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The Kickstarter video that helped kick things off.

The Original Leather Handle for iPad was created on a whim, first out of a file folder and later out of leather.

Inventor Cate Vincent, one of the exhibitors at the 2012 DaVinci Inventor Showcase, is no stranger to the inventor realm. In fact, this is her 15th startup! Innovation and creativity course through her veins on every level. Recently she took some time to answer a few questions about how a granny could create a solution for an iPad, the dilemma of naming her product and how Apple actually created her product market for her…

iPad Handle smaller

The simple design is part of its genius.

What was the defining moment that led you to create this product? What problem does it solve?

That’s best answered by a recent article in the Boston Globe:

FROM ZERO TO APPLE IN FOUR WEEKS! Granny designs solution for iPad

Cate Vincent, a grandmother, was reading in bed on her iPad last month, when it slipped from her hands, and fell on her face. Four weeks later, she was sitting in a glass conference room at Apple headquarters in Cupertino, California.

“They invited me to Apple when they heard what I did next; grab pinking shears and a plastic file folder, make a few cuts, slip in my iPad, and begin a brand new business the next day, making gorgeous soft leather handles which keep iPads safe and secure – THE ORIGINAL LEATHER HANDLE FOR IPAD.”

She says, “I’d just read the new book about Steve Jobs by Walter Isaacson, and was filled with admiration for what Steve Jobs did in that first garage where they designed the world-changing Apple computers.” She leans forward and continues, “Shhh… I think Steve Jobs would approve of my handle for his beloved iPad. It makes it so… well, useable and elegant, and that’s what he loved.”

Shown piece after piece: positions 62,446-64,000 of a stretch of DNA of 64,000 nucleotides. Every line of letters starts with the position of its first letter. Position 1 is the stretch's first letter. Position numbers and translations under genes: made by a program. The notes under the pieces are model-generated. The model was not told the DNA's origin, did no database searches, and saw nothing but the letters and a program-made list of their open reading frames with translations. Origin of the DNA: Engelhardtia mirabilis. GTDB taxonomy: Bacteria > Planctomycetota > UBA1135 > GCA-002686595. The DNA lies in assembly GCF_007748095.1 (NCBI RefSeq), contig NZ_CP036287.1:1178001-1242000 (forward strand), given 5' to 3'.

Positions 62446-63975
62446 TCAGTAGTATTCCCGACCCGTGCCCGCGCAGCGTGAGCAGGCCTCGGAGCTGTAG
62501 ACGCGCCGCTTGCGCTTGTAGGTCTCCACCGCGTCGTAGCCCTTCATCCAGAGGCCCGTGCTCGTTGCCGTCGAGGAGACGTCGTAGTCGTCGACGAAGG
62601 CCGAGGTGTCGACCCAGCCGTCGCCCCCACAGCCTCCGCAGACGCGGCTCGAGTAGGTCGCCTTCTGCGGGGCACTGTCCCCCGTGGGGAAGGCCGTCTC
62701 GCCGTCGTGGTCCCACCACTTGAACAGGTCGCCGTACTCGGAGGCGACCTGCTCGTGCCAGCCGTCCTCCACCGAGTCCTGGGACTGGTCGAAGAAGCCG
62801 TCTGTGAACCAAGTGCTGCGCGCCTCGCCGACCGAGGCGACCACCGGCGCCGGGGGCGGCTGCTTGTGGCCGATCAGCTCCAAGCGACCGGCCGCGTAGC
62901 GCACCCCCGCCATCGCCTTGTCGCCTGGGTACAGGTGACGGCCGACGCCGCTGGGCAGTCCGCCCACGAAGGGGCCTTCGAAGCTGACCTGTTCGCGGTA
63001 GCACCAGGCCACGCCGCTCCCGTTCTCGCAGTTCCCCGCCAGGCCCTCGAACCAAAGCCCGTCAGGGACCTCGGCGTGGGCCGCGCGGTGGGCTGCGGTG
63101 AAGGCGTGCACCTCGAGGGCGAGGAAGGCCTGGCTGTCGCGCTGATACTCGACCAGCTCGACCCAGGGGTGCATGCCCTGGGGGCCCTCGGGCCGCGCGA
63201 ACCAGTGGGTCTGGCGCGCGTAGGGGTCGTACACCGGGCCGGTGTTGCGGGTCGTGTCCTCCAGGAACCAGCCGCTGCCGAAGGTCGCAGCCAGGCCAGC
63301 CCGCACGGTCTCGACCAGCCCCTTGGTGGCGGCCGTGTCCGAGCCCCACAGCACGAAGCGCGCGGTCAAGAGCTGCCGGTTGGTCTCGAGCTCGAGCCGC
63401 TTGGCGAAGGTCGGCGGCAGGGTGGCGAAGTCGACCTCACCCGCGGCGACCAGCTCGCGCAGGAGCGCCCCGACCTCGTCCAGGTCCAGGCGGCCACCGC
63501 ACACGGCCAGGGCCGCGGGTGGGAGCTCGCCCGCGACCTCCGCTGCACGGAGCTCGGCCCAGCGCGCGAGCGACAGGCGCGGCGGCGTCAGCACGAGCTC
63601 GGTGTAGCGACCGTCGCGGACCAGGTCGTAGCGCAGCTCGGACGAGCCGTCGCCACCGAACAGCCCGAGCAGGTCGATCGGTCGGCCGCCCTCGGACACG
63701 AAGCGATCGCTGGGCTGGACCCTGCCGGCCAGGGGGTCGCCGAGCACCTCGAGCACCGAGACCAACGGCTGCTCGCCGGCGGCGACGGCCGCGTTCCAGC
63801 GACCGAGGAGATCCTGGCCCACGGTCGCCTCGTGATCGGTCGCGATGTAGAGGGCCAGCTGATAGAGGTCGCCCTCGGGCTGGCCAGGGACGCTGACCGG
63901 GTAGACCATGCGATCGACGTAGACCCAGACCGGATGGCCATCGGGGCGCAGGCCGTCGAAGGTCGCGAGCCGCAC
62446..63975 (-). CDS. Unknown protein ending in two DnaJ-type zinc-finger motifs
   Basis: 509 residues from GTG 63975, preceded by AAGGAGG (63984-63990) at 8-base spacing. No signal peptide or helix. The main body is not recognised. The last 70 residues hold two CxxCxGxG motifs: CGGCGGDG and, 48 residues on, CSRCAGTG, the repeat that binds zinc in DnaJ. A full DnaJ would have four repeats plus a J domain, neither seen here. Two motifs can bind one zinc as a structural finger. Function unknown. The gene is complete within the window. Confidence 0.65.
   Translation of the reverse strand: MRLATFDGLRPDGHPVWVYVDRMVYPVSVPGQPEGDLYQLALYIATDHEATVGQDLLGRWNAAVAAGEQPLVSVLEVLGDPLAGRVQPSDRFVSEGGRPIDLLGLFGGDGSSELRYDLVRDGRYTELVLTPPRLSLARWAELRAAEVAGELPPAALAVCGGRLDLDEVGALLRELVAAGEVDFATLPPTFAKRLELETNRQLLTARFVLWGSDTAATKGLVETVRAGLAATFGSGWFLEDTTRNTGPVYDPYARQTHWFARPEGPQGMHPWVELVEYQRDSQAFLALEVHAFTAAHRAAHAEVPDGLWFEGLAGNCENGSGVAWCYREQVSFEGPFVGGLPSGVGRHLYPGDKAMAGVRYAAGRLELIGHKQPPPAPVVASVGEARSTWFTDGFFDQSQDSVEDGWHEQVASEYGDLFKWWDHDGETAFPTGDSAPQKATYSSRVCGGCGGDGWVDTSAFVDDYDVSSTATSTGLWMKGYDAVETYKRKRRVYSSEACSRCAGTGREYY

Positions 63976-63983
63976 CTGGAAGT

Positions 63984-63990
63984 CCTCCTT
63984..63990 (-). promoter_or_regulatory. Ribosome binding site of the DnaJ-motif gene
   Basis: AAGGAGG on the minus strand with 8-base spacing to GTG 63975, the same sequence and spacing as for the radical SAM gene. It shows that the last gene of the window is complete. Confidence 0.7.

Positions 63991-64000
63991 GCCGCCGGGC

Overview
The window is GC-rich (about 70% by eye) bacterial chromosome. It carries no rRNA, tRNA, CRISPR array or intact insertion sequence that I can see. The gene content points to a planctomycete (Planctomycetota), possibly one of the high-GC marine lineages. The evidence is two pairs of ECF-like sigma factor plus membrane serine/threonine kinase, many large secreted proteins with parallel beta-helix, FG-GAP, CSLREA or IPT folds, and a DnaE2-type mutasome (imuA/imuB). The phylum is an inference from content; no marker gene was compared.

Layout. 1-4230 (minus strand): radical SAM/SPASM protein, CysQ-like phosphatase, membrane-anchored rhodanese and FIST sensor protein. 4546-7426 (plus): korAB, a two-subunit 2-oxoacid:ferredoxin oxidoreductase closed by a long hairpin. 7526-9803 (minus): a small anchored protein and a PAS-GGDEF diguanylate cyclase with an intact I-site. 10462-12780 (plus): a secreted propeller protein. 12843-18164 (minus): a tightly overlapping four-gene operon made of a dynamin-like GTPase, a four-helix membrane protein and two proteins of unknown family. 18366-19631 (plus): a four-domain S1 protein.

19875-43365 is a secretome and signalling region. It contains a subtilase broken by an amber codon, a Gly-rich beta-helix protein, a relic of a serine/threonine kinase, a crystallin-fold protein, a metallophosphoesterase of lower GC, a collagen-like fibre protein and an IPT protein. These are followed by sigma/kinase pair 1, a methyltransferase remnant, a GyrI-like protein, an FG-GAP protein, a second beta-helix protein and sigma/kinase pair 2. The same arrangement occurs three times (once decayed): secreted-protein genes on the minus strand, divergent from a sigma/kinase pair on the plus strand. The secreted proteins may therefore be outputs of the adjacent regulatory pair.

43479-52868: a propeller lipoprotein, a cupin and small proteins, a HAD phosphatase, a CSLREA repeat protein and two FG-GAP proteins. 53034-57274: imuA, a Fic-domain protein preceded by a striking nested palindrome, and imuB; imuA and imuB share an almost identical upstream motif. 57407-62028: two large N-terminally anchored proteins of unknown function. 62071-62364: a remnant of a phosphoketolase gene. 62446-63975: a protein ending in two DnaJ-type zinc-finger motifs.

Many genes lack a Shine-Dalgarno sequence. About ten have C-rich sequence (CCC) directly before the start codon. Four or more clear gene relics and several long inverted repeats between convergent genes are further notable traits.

“I had to start this business, she said, “I just couldn’t help it… Anyone who has to hold an ipad in the course of a day, loves this handle… whether reading aloud, checking patient notes, showing new ideas to students, reading on the bus, train or plane… the list goes on and on.”

At Apple headquarters they encouraged her to get her handle to market, and pledged their help in many ways. When she returned home, she and a master leather crafter, Tim Kennedy, put everything into place to go into full production mode.

Grandpa Vincent raided his savings account to buy enough leather for a first run. So many orders have come in that they’ve now begun a production line in Florida and in England for European orders.

“Each person is really in charge of his own life. We can be anything we want to be. And now, nearing 70, I want to be an entrepreneur!” Granny Vincent says, and adds, “Why don’t you just go to ‘theleatherhandle.com'”, with an entrepreneur’s glint in her eye.

After you came up with the idea, how did you size up the market and decide who your customers would be?

Happily, Apple did that for us, by selling their fabulous iPad to over 60 million customers.

How did you go about naming your product?

That’s still a dilemma… sure would be open to suggestions… we’ve simply tried everything we could think of, and then decided just to describe what it is and what it does, thus, the Original Leather Handle for iPad.

How long did it take you to create you initial prototype, and what problems did you run into along the way?

5 minutes. Then refining the design took 2 hours. After 1000 items sold, we’re still using the same design.

Funding a new idea is always tricky. How did you go about lining up the money you needed?

I’m a believer in making one, selling it, using the profit to make two, selling them, and on and on, which is exactly what we’ve done, with the exception of raiding a small savings account, since leather can only be bought in large hides.

Is this a product you’d like to produce and sell yourself, or are you wanting to license it to someone else? And if so, who?

There are some nights when I’d give the whole business away to the milkman. Then there are the moments when I think it’s the most fun I’ve ever had in all my life. Somewhere in between those two is simply trying to do what’s best for the product, and the customers, who really need what we make. If someone else could produce and sell it better than I, I’d consider selling or licensing it to him.

What all channels are you using to market your product?

Publicity, social media, national sales force.

How many people do you currently have involved in your business?


How do you define success? What would hitting a “home run” look like in your mind?

Just picture this: I’m sitting in an airport, waiting for a flight, and the guy next to me pulls out his iPad with MY handle on it… that’s what I’m working night and day for, what I’ve given up sleep for, what I’ve worried over, and cried over, and prayed over; to see my idea helping others…

Where do people go to find out more about your product?